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Giant Chess Pieces

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Giant Chess

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Price:299.99

NEXT WORKING DAY DELIVERY AVAILABLE*
*Must be ordered before 11.30am

One of our nation's most favourite games has now been super sized and we are pleased to give you the Giant Chess set for outdoors. These durable and all weather pieces have been made in the classic Black and White colours with traditional styling and will make a striking feature and talking point in any garden.

This Giant Chess set which is made from blown moulded strong and durable plastic, is the ideal game for playing out on the lawn or patio area of any garden giving many hours of fun and excitement to players of all ages.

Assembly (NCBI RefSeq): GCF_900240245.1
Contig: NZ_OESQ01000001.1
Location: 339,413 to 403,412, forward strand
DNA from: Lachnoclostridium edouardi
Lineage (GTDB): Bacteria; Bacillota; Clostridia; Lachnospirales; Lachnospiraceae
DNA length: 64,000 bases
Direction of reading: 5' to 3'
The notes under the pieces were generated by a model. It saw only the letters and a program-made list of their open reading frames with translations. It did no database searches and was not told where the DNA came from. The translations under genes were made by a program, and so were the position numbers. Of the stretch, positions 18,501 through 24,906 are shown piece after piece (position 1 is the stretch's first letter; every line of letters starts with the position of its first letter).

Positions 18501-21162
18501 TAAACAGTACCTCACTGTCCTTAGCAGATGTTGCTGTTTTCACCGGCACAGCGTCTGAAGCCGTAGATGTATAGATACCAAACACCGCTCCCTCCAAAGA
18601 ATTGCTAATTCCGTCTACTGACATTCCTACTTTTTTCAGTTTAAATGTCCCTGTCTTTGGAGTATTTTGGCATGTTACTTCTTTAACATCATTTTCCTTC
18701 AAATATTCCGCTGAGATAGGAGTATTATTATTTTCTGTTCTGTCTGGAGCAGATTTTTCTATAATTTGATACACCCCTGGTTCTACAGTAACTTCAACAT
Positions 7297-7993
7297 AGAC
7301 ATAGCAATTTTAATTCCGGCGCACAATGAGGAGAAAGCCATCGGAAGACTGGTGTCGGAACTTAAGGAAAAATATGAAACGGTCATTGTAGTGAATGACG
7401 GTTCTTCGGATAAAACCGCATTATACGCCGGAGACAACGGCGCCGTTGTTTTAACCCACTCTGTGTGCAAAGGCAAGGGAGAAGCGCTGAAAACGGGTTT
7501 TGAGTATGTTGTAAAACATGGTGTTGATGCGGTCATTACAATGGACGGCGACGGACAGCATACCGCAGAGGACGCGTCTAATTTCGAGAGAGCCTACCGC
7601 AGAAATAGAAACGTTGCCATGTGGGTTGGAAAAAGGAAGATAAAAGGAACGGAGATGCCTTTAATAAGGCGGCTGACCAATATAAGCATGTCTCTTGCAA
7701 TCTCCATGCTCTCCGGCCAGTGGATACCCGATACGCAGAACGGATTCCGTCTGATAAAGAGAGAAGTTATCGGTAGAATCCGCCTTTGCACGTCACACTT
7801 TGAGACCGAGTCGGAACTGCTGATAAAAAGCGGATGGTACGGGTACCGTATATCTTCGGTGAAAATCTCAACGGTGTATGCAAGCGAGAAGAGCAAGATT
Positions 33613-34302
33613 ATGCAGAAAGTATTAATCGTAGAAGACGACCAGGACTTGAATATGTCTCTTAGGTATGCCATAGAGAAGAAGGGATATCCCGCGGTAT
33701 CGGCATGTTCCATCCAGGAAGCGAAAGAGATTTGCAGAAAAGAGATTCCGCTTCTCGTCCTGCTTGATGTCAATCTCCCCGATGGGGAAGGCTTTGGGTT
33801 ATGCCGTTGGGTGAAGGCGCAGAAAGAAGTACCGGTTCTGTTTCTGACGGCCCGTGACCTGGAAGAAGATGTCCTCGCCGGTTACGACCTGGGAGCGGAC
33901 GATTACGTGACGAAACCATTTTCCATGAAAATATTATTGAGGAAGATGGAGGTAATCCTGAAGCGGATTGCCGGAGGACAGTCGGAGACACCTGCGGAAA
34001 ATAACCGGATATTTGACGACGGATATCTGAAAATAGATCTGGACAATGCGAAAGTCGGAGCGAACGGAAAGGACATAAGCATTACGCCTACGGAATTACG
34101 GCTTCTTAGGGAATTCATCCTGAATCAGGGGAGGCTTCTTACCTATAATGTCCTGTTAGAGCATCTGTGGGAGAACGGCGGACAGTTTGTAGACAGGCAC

Please see below for further product information and specification.

This giant outdoors version of chess, is not only a great and fun way of teaching beginners the skill and strategy needed to play, but also is great fun for experienced players to show off their skills. Taking it in turns the ideal is to jump and remove your opponent's pieces while not losing any of your own. The player who manages to put their opponent in to a "Check Mate" position, is the winner. Suitable for family and friends of all ages.

You will need to purchase a playing board with these Pieces.

We have two different types of playing boards to choose from including the popular The Giant Lawn Friendly Board or the The Giant Chess & Draughts Mat.

Price includes VAT and UK *Mainland delivery
*Please Read the Delivery tab for additional delivery options and charges